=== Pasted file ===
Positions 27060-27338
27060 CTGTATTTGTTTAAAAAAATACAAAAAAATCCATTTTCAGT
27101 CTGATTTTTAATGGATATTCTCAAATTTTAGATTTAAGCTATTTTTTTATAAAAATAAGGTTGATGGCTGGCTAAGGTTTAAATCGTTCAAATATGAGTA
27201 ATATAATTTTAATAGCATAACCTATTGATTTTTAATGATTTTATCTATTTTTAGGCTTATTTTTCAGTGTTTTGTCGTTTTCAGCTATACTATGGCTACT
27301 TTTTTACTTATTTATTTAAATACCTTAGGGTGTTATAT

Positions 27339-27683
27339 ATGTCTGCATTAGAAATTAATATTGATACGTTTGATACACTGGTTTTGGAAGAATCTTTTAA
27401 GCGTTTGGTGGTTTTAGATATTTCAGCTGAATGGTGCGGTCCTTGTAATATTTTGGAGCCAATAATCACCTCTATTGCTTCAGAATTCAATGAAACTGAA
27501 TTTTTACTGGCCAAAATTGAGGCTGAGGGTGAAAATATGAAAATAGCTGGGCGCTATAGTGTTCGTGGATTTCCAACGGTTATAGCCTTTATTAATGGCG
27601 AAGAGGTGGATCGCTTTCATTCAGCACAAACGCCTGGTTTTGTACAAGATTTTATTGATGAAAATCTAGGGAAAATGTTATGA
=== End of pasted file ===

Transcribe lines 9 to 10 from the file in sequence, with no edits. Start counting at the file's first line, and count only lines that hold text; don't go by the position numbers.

27501 TTTTTACTGGCCAAAATTGAGGCTGAGGGTGAAAATATGAAAATAGCTGGGCGCTATAGTGTTCGTGGATTTCCAACGGTTATAGCCTTTATTAATGGCG
27601 AAGAGGTGGATCGCTTTCATTCAGCACAAACGCCTGGTTTTGTACAAGATTTTATTGATGAAAATCTAGGGAAAATGTTATGA